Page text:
This video is very interesting as it tells the story of the occupation of Gezi Park. It includes interviews from participants of the protests. It also talks about the police violence during the protests and how the uprising is against the Prime Minister Recep Tayyip Erdogan and his authoritarian rule.

    This video talks about the chronological events for the past year of uprising, resistance, and repression since the Gezi Park uprising in Turkey. This video includes the traces that the protests left and how the people are protesting from day to day for those people who lost their lives during the protests. The protests are also about urban redevelopment plans, against police repression, and increasingly authoritarian rule of former prime minister, now President Erdogan. It is a very informative video to show how big uprisings do not just end; in fact, it leaves many traces and people become more aware of what is going on.

    1. I knew how violent police forces are when it comes to social movements. However, it was shocking to see how violent police forces were during the Gezi Park protests. I also thought that your case was interesting in that even if the police forces supported the government to protect decision made by the prime minister, people were able to stop the government decision to destroy the Gezi Park.

    2. Hi Elif,

      Before watching these two videos, I haven’t realized the scale of those protestors and the seriousness of violent police forces happening there. The protesters are continually struggling for urban redevelopment projects, police repression, and the increasingly authoritarian rule of President Erdoğan. It seems that the conflict between the government and people will never end, but the violence might. I believe that most of the revolutions are derived from the remaining historical issue. Although there are many common characteristics among different revolutions worldwide, the uniqueness of its history can never be ignored.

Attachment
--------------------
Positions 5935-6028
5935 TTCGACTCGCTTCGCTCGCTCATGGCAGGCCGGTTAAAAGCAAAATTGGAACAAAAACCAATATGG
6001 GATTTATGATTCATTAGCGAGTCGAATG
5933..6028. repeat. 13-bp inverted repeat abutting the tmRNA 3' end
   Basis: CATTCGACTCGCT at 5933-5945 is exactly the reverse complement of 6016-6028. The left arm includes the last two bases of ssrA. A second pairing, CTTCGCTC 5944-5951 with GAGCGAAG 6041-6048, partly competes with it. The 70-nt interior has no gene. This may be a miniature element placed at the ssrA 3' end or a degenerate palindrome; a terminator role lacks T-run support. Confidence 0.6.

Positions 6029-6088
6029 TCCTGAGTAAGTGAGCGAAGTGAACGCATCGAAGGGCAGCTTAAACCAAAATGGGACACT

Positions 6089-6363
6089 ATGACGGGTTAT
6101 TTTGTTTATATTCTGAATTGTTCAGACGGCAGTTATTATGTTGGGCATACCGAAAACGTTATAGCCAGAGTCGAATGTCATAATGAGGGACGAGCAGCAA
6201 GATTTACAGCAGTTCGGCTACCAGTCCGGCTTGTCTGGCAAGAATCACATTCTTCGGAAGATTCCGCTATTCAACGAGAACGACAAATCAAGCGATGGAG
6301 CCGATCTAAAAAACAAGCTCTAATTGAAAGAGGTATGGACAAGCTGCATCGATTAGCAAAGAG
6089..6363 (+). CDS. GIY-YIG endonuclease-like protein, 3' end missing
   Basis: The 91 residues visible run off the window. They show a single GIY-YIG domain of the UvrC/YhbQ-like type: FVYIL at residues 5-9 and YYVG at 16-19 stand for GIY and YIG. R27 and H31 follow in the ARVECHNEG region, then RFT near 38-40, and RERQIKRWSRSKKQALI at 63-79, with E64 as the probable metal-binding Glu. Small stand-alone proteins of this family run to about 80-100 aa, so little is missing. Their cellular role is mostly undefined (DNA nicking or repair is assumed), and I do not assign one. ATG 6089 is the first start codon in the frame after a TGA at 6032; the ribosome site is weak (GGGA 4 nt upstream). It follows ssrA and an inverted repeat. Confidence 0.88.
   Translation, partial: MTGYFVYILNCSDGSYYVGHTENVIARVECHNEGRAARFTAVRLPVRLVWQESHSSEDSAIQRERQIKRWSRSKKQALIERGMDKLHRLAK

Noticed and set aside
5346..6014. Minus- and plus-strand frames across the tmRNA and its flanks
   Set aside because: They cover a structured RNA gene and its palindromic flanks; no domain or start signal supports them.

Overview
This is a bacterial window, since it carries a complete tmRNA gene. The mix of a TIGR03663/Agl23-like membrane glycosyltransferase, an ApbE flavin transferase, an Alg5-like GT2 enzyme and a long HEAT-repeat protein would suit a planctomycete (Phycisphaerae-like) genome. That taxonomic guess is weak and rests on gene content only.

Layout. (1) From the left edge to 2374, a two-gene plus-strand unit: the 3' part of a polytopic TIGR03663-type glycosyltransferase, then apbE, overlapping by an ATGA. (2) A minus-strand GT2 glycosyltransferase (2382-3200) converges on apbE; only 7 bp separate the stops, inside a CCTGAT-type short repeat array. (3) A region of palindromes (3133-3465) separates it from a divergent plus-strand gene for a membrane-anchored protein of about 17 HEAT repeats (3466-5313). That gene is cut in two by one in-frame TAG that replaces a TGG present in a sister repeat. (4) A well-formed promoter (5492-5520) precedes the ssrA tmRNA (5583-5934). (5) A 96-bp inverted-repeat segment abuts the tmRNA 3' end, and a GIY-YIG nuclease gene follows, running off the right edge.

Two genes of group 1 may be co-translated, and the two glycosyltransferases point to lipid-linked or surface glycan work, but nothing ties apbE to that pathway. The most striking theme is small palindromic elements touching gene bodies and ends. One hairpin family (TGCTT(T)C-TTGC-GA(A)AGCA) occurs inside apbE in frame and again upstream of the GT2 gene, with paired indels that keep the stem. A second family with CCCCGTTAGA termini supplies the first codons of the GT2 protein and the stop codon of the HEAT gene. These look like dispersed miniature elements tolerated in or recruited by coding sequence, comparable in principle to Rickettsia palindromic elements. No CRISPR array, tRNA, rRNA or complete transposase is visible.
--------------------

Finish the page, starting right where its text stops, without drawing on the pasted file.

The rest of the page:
During the Hong Kong umbrella revolution, the umbrella was initially used by activists in Hong Kong to shield protestors from police pepper spray. But it has quickly emerged as an unlikely symbol of resistance in ongoing pro-democracy protests there. According to the article, throughout the protests, activists have distributed imagery incorporating the umbrella and other symbols of resistance on social media. In fact, I am so impressed by these powerful protest art works behind the revolution itself. The enthusiasm showed by every participator demonstrating the huge impact of social media on the revolution, which has perfectly matched my interests of the research. Furthermore, I have realized that with the development of information technology shared globally, especially the Internet, it is hard for the Chinese government to control strictly the information that reaches the public
    This is a short film documentary titled “2013 China Lab –Hong Kong: One Metropolis; Two Systems,” supporting my research plan for examining the relationship between Hong Kong and mainland China. After watching the documentary, I have gained a further understanding of this complicated relationship and learned the unique Chinese constitutional principle of “one country, two systems.” The documentary is paying more attention to the development of Hong Kong’s economics. It must be noted that with the fully economic support from mainland China, this kind of political relationship is more depending on frequent trades and cultural exchanges. No one can deny the fact that the unique status of Hong Kong given by central government of mainland China, bringing it more confidence and opportunities to present itself on the global stage.
    This reminds me of that actually not everyone in Hong Kong support this movement, especially the older generation. The older generation is actively opposed to it because they are more concerned about economic stability of Hong Kong.

    1. I liked your article on the use of the umbrella as a symbol for the Honk Kong protests, because I think its interesting seeing how these “symbols of revolutions” come about and are “decided on” in a sense, because sometimes they are extremely creative or out there, and you just wonder how an image like that was picked.

  5. Yang, I find your topic very interesting as i can relate some parts of it to my research topic. It was interesting to take a look at some of the images and how they symbolize the resistance in Hong Kong at time time. Same things were going on during the Gezi Park protests, people were writing/drawing all sorts of things related to the resistance and there were a lot of good ones that came out and they were posted on social media. It is interesting how people can get very creative about the situation that they are in, I specifically liked the second picture as I found it very appealing because it definitely relates very much so for the “umbrella revolution.”